Clang Plugins¶

Clang Plugins make it possible to run extra user defined actions during a compilation. This document will provide a basic walkthrough of how to write and run a Clang Plugin.

Introduction¶

Clang Plugins run FrontendActions over code. See the FrontendAction tutorial on how to write a FrontendAction using the RecursiveASTVisitor. In this tutorial, we’ll demonstrate how to write a simple clang plugin.

Writing a PluginASTAction¶

The main difference from writing normal FrontendActions is that you can handle plugin command line options. The PluginASTAction base class declares a ParseArgs method which you have to implement in your plugin.

bool ParseArgs(const CompilerInstance &CI,
const std::vector<std::string>& args) {
for (unsigned i = 0, e = args.size(); i != e; ++i) {
if (args[i] == "-some-arg") {
// Handle the command line argument.
}
}
return true;
}


Registering a plugin¶

A plugin is loaded from a dynamic library at runtime by the compiler. To register a plugin in a library, use FrontendPluginRegistry::Add<>:

static FrontendPluginRegistry::Add<MyPlugin> X("my-plugin-name", "my plugin description");


Defining pragmas¶

Plugins can also define pragmas by declaring a PragmaHandler and registering it using PragmaHandlerRegistry::Add<>:

// Define a pragma handler for #pragma example_pragma
class ExamplePragmaHandler : public PragmaHandler {
public:
ExamplePragmaHandler() : PragmaHandler("example_pragma") { }
void HandlePragma(Preprocessor &PP, PragmaIntroducerKind Introducer,
Token &PragmaTok) {
// Handle the pragma
}
};



Putting it all together¶

Let’s look at an example plugin that prints top-level function names. This example is checked into the clang repository; please take a look at the latest version of PrintFunctionNames.cpp.

Running the plugin¶

Using the cc1 command line¶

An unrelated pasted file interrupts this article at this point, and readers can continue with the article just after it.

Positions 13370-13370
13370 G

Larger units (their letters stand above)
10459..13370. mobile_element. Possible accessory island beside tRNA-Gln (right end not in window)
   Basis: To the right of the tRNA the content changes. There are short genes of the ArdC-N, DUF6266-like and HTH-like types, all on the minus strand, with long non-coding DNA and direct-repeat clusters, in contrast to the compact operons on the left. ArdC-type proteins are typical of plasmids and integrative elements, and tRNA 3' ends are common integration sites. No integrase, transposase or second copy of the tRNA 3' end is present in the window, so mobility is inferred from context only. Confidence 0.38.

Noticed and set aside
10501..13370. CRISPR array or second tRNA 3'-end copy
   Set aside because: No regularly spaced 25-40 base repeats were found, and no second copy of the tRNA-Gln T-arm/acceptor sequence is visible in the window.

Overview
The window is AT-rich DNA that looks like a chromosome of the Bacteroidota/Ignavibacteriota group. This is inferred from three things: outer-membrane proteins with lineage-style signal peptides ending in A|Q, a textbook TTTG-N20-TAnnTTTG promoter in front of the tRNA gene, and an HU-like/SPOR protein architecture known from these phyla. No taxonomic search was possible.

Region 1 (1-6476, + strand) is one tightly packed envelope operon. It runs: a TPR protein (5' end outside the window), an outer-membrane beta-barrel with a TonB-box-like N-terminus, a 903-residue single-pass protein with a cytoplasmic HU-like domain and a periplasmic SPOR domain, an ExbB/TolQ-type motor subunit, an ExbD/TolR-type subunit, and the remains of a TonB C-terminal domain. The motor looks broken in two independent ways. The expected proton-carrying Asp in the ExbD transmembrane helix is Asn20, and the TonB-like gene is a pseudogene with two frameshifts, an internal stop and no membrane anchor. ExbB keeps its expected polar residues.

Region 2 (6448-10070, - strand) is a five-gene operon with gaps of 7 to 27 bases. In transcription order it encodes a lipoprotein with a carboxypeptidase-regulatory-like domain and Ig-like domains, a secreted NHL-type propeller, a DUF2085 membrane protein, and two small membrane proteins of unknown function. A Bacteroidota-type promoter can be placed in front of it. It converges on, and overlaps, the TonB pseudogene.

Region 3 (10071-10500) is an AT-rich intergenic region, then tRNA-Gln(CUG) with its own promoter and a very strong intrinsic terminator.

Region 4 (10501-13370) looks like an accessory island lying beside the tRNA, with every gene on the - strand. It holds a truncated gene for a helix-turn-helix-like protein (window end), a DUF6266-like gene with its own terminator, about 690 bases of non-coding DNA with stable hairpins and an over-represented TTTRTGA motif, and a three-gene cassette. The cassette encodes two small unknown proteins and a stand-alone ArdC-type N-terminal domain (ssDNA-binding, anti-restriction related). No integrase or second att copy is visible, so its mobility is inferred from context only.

To run a plugin, the dynamic library containing the plugin registry must be loaded via the -load command line option. This will load all plugins that are registered, and you can select the plugins to run by specifying the -plugin option. Additional parameters for the plugins can be passed with -plugin-arg-<plugin-name>.

Note that those options must reach clang’s cc1 process. There are two ways to do so:

• Directly call the parsing process by using the -cc1 option; this has the downside of not configuring the default header search paths, so you’ll need to specify the full system path configuration on the command line.
• Use clang as usual, but prefix all arguments to the cc1 process with -Xclang.

For example, to run the print-function-names plugin over a source file in clang, first build the plugin, and then call clang with the plugin from the source tree:

$export BD=/path/to/build/directory$ (cd $BD && make PrintFunctionNames )$ clang++ -D_GNU_SOURCE -D_DEBUG -D__STDC_CONSTANT_MACROS \
-D__STDC_FORMAT_MACROS -D__STDC_LIMIT_MACROS -D_GNU_SOURCE \
-I$BD/tools/clang/include -Itools/clang/include -I$BD/include -Iinclude \
tools/clang/tools/clang-check/ClangCheck.cpp -fsyntax-only \
-Xclang -load -Xclang \$BD/lib/PrintFunctionNames.so -Xclang \
-plugin -Xclang print-fns


Also see the print-function-name plugin example’s README

Using the clang command line¶

Using -fplugin=plugin on the clang command line passes the plugin through as an argument to -load on the cc1 command line. If the plugin class implements the getActionType method then the plugin is run automatically. For example, to run the plugin automatically after the main AST action (i.e. the same as using -add-plugin):

// Automatically run the plugin after the main AST action
PluginASTAction::ActionType getActionType() override {